ICEM CFD is probably the most capable mesher on the planet. Not only do we here at PADT use it as our preferred tool for creating complex hex meshes, it has a whole host of other capabilities and controls that make it the power users choice. But one thing that has been frustrating for some time is that we could not easily add it into a project that automatically updates. At 14.5, ICEM CFD is now data compliant and you can use it in a project with parameters.
If you know ICEM CFD well you know that there are many aspects of it that do not fit into a project flow, but the most commonly used capabilities do: read in geometry, mesh it, output nodes and elements into a solver or node/element based pre-processor. Because it is node/element based it does not work with ANSYS Mechanical or other tools that require surface or solid geometry, but it does work with FLUENT, CFX, ANSYS Mechanical APDL (MAPDL) and Polyflow, the ANSYS solvers that can work directly with nodes and meshes. Once put into your system, you can modify geometry or ICEM CFD parameters and then update your system to get a new solution.
In this article we will focus on using ICEM CFD with ANSYS MAPDL. That is because 1) most of our readers are ANSYS Mechanical/MAPDL users and 2) it is what I know best. But most everything we are talking about will work with FLUENT, CFX, and Polyflow.
Why is this a Big Deal?
For the vast majority of users, this is not such a big deal because they can do all their meshing with ANSYS MAPDL, ANSYS Mechanical, ANSYS Meshing, or FLUENT (with TGrid meshing). But if you can not, then this is an awesome new capability. This is especially true if you need to use the blocking based hex meshing built into ICEM CFD.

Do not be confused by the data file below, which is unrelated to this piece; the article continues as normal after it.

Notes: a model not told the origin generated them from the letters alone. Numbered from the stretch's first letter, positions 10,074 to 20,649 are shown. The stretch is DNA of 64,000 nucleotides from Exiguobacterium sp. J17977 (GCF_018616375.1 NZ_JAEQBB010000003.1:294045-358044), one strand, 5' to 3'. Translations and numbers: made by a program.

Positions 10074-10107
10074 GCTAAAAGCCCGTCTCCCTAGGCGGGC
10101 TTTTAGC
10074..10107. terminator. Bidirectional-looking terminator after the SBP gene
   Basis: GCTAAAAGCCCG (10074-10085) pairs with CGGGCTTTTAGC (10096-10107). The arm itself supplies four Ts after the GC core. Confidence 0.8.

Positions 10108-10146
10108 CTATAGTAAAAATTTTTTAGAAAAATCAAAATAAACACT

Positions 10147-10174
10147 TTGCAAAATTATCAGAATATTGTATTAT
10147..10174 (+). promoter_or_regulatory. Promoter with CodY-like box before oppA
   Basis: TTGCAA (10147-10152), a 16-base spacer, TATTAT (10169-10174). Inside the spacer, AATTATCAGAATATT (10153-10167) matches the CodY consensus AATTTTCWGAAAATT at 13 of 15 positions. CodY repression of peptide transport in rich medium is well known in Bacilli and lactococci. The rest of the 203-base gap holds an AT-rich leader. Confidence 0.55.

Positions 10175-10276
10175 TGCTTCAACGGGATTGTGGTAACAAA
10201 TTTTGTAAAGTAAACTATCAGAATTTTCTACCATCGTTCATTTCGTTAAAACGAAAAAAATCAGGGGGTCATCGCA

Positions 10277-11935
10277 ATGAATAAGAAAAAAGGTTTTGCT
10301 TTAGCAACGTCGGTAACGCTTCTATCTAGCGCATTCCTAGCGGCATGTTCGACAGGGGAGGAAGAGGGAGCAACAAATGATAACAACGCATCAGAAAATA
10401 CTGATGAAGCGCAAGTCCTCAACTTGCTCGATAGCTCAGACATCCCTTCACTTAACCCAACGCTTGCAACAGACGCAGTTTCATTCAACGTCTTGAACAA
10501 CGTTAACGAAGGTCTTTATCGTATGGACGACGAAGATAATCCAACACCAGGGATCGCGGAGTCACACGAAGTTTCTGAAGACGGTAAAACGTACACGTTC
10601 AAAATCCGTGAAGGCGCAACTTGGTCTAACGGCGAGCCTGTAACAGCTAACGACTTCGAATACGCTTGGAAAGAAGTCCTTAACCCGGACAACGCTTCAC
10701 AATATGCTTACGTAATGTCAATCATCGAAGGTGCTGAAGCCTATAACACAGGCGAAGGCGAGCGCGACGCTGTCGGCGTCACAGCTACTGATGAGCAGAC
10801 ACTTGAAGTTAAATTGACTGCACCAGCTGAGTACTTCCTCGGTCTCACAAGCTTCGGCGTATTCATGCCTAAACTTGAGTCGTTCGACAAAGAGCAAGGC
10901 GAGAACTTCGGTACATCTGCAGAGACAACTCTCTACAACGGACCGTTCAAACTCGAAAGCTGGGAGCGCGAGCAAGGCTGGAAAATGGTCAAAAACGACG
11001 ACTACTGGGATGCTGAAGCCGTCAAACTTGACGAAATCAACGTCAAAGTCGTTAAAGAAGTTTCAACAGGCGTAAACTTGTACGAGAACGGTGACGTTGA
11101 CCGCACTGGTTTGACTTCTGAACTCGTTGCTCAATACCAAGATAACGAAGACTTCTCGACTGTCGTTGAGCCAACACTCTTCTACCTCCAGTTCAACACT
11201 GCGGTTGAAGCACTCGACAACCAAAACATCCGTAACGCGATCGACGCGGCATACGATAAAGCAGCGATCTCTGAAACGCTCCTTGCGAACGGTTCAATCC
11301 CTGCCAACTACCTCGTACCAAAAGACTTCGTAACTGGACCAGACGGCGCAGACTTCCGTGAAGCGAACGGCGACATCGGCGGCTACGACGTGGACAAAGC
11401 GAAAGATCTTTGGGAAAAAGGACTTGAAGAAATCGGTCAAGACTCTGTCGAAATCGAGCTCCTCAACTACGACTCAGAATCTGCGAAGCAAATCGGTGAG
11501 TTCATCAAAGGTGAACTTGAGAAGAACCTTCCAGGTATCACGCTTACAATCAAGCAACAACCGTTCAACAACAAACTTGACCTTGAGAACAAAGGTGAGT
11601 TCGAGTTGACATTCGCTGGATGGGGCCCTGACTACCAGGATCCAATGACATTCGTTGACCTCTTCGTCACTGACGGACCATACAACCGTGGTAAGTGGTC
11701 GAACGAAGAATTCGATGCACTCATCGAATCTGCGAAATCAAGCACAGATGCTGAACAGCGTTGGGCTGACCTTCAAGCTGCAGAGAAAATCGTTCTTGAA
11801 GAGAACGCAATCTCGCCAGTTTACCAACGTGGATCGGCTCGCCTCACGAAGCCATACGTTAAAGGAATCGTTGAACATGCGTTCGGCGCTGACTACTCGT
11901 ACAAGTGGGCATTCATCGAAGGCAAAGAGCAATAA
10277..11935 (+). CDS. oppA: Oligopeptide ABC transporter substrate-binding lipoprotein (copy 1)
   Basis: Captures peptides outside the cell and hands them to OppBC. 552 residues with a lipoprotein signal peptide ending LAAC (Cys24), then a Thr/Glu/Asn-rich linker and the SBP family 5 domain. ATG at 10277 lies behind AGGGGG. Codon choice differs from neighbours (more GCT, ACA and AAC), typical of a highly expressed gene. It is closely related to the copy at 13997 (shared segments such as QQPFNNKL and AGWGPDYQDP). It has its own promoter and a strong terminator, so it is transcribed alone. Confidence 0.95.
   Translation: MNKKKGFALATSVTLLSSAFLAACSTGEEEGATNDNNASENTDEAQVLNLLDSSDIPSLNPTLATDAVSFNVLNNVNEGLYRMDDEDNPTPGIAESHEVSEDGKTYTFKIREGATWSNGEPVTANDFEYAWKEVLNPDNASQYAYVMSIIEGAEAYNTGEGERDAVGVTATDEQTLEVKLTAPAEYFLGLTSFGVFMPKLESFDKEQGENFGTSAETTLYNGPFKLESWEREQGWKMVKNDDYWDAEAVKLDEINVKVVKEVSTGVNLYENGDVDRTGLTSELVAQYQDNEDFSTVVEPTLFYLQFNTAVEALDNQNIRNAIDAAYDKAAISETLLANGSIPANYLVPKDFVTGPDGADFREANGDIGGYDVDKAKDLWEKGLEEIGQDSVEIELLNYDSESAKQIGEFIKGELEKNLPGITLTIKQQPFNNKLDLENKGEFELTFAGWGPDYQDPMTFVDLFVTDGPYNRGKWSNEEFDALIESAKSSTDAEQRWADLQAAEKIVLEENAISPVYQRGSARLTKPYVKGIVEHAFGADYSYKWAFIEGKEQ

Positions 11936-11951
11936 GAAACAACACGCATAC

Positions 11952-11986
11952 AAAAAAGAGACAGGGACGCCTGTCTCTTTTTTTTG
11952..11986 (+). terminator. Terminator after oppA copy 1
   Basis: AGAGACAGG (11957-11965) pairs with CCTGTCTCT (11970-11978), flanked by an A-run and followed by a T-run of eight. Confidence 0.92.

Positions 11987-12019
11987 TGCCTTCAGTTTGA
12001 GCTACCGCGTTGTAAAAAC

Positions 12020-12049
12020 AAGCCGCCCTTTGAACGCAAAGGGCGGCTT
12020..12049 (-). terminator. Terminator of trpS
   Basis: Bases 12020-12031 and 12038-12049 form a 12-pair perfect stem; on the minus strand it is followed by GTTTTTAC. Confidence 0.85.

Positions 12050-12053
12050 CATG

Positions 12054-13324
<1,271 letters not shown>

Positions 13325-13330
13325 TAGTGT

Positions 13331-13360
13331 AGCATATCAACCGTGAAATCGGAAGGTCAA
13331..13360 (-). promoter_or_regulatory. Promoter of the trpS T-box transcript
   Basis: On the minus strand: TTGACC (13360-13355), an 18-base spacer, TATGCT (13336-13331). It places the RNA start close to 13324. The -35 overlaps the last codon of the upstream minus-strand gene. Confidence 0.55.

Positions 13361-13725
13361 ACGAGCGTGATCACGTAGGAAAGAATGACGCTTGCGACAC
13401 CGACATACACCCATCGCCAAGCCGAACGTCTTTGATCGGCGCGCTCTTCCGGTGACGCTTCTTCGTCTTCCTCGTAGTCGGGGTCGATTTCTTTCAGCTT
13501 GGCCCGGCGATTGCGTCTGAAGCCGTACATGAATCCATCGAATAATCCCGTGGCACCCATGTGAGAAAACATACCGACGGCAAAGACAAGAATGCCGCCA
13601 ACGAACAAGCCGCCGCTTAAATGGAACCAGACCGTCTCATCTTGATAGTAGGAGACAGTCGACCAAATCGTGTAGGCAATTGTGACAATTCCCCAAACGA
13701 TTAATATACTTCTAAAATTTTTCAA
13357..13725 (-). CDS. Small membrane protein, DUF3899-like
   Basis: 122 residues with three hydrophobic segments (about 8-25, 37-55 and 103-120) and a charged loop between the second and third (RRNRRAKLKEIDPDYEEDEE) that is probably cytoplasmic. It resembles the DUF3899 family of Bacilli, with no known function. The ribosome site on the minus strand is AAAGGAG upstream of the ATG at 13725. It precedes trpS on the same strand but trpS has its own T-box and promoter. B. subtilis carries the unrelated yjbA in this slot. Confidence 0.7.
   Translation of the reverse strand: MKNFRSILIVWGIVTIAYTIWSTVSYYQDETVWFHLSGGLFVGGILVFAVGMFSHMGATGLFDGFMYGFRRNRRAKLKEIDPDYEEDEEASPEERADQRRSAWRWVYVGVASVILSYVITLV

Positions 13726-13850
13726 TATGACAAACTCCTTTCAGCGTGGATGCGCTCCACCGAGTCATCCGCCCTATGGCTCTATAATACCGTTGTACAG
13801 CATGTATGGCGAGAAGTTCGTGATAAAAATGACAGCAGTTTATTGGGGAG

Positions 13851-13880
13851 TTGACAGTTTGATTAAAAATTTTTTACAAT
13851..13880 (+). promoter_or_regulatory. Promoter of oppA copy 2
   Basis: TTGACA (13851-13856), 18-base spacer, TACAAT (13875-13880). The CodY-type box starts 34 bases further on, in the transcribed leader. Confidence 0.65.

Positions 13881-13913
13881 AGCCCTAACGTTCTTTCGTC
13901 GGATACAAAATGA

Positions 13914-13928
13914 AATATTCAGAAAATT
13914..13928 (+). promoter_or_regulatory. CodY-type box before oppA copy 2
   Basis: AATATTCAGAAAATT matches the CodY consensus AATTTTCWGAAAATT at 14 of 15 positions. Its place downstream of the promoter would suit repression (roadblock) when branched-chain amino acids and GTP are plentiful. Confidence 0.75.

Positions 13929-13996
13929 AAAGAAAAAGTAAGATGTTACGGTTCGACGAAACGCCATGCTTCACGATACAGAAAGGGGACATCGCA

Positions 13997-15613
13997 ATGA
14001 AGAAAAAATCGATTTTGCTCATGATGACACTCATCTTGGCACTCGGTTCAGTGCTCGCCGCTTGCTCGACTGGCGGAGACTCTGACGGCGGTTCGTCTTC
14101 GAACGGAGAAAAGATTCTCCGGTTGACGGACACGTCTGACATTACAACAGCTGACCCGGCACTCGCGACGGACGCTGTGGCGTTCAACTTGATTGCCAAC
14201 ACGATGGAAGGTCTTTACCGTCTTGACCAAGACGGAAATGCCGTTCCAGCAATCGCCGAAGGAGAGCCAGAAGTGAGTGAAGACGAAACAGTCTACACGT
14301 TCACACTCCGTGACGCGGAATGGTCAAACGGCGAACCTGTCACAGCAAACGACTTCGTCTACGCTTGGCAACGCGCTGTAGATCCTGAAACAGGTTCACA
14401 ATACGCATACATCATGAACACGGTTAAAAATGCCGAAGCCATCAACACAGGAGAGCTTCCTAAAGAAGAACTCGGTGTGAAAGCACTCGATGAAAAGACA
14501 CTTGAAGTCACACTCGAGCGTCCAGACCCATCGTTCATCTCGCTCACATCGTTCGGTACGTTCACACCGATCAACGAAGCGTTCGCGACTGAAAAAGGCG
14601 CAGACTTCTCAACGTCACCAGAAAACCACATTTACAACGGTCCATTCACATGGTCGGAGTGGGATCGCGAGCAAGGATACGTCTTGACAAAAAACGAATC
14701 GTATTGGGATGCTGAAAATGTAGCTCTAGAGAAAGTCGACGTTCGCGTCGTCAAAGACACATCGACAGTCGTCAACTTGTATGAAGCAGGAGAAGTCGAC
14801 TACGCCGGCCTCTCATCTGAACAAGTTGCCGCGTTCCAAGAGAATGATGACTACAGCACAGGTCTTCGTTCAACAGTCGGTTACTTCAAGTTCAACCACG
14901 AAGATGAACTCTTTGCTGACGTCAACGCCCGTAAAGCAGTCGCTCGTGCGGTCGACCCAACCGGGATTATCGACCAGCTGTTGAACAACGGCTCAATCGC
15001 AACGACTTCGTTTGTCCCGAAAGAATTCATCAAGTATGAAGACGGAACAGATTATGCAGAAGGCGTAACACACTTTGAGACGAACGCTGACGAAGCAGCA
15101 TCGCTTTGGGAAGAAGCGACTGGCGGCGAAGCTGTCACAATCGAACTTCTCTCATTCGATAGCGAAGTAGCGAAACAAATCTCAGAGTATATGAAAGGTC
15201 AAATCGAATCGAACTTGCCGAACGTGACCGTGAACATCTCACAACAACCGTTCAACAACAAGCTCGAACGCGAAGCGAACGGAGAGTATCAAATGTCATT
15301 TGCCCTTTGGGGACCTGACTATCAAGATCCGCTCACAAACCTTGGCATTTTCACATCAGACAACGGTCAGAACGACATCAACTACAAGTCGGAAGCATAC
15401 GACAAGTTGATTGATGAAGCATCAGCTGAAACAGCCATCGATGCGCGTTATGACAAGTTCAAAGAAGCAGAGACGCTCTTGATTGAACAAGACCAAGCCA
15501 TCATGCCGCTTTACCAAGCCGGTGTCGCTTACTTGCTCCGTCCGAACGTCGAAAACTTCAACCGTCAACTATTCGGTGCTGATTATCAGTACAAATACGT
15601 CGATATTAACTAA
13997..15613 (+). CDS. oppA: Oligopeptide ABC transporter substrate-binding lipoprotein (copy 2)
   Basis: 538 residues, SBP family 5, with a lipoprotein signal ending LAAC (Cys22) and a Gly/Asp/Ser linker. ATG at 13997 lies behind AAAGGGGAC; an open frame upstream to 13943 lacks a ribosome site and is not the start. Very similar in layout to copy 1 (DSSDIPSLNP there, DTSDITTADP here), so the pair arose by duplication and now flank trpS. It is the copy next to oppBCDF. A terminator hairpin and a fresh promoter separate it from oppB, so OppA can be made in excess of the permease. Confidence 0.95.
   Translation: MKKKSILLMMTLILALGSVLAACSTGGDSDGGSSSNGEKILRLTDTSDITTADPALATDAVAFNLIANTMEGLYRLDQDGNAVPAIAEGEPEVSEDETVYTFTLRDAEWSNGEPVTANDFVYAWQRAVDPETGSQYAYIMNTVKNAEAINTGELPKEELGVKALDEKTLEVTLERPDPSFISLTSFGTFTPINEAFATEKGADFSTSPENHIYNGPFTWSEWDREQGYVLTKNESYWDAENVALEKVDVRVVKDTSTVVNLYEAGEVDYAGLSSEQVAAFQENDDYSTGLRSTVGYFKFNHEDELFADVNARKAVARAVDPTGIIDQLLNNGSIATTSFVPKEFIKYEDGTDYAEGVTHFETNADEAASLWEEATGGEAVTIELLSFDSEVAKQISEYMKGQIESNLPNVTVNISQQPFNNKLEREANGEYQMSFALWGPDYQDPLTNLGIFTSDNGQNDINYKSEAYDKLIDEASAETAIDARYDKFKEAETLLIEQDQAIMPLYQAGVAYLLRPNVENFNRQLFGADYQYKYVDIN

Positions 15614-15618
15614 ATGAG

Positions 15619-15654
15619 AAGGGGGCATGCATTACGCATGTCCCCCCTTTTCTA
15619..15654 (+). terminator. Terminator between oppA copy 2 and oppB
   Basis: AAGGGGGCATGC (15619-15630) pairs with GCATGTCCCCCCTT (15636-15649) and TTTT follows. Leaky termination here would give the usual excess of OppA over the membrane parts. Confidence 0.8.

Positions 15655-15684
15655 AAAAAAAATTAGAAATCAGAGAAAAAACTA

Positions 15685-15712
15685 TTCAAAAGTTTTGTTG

Getting Started and Things to Know
Frist thing we recommend you do is read the help on the ICEM CFD System:
Workbench User Guide // User’s Guide // Systems // Component Systems
Click on ANSYS ICEM CFD and read the whole thing. There are lots of little details that you should be aware of.
The first thing you should note is that if you want to use it with Mechanical APDL you need to turn on Beta Features: Tools>Options>Appearance scroll down and check “Beta Options” to be on.
The next thing is to realize that from a project standpoint, you can feed an ICEM CFD system with any system that has a geometry module. Although ICEM CFD will read a mesh in and use the external surface of that mesh as geometry, that capability is not currently implemented in Workbench. This means if the source mesh changes, you can not automatically update your mesh if the “geometry” mesh changes. See below for a work around.
You do need to make sure that your ICEM CFD model is setup to output to your solver type. Make sure you check this when you are setting up your mesh.
If you have worked in Workbench with legacy mesh you know that named selections can be very important. I did not have enough time to play with all the different options, but it looks like named selections come in from DesignModeler, and if they define a solid, the resulting nodes that are in that solid get written as a component that goes to the MAPDL solver. However, surface, edge, and vertex named selections do not seem to get passed over at this time. I am contacting ANSYS, Inc. to see if there is a way to turn that on.
It also looks like if you are using blocking only the solid elements are written, and no corner, edge, or surface elements are output. I will also be checking on this.